Are You Crazy, Baseline Performance Without Testing!!!

What Is A System Performance Baseline – Before we dive into the challenges of defining a System Performance Baseline, let’s look at the definition of Baseline Performance including how it fits within the context of this article. Baselining Performance or the art of Baselining System Performance is defined as process of measuring the Performance of a system along various relevant dimensions for a given workload. There are a few key considerations that one should keep in mind when referring to the process of System Performance Baselining.

  • One always Baselines System Performance is always for a given workload e.g.
    • User concurrency e.g. 1500 Real Concurrent Users
    • 100 TPS (Transactions Per Second)
    • 7 years historical data (Within the Database)
  • System Performance Baseline can me measured along various dimensions e.g.
    • End User Response Times
    • Transaction Response Times measured at the server
    • Infrastructure Utilization Metrics
    • Application Performance Metrics
    • Database Performance Metrics
    • Middleware Performance Metrics, etc.
  • System Performance Baseline is specific to a given system configuration i.e. compute, storage, network, etc. As the System Configuration changes so does the System Performance Baseline.

A System Performance Baseline can be obtained at different production workload configurations and it’s entirely upto the Architect, Developer or Performance Engineer to determine the workload the Baseline would need to be measured at which in-turn is dependent on the nature of questions being asked.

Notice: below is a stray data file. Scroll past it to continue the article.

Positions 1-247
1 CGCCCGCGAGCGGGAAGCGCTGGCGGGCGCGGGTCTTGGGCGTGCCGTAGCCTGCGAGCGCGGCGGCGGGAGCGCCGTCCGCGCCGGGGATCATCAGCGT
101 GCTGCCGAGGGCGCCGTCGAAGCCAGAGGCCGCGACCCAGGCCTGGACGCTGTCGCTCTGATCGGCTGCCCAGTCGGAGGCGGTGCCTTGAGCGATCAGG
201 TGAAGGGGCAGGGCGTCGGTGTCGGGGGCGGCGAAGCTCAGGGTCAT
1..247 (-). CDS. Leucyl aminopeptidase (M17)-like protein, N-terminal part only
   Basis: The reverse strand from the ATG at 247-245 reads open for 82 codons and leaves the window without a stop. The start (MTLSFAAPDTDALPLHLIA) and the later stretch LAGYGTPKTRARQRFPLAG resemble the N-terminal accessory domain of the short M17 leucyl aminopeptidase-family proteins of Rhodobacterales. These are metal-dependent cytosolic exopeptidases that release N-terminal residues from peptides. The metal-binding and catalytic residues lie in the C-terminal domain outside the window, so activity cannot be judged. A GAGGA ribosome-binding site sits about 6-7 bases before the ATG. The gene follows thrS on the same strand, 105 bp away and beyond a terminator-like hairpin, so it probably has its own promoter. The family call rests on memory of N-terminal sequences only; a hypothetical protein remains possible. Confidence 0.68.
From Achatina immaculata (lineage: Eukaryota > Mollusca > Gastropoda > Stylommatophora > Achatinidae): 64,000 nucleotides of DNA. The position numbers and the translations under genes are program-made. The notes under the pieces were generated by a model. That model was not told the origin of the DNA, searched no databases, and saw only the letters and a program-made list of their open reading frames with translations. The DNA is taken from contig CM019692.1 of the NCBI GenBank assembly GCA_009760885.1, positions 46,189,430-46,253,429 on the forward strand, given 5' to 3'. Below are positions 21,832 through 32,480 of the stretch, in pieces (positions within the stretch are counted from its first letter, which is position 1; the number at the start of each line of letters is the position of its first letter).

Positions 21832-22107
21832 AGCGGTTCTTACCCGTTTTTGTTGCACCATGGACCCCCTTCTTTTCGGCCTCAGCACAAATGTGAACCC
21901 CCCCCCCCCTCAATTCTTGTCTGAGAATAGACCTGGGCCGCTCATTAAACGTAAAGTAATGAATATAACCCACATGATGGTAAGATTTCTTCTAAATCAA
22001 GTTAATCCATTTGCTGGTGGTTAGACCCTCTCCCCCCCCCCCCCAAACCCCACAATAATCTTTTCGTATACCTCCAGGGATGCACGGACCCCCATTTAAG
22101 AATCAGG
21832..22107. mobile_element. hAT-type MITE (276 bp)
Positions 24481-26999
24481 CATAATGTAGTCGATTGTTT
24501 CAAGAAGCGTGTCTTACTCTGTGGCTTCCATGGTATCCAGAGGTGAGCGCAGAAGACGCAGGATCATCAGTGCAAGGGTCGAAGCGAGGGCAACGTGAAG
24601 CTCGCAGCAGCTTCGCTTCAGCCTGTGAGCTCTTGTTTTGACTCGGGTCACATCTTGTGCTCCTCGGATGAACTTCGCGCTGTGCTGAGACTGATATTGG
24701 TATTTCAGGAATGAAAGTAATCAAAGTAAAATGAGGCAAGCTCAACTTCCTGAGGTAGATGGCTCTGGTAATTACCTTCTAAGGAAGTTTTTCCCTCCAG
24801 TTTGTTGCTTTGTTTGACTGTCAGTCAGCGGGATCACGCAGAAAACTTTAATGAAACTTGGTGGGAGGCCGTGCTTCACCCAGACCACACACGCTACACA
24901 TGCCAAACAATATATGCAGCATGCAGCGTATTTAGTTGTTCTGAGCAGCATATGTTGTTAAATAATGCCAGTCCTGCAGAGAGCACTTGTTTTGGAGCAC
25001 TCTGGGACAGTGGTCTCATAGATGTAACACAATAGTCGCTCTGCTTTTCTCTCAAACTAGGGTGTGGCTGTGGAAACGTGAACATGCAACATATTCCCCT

Why Do We Need A System Performance Baseline – System Performance Baseline is measured for various reasons. Let’s look at a few relevant ones –

  • A new release is supposed to go into production in a few weeks. It would be good to baseline system performance so that one could measure performance of the new release to that of the current release
  • A system upgrade (infrastructure) is being performed and you have been tasked with ensuring that the performance of the system does not degrade post completion of the upgrade. A system performance baseline for the old system at the current production workload would be a measure which you would compare the performance of the upgraded system against.
  • You are migrating from your internal system to a system hosted within the cloud whose performance is managed by the vendor. A baseline of the current system performance (Which your business is accustomed to) for your current peak production workload is a good way to set the Non Functional Requirements for the target system.

Am sure you will find many more reasons to put together a system performance baseline. With the list of potential scenarios above we have attempted to provide a view of some of the reasons an Architect, Developer or a Performance Engineer would want to invest in building a System Performance Baseline.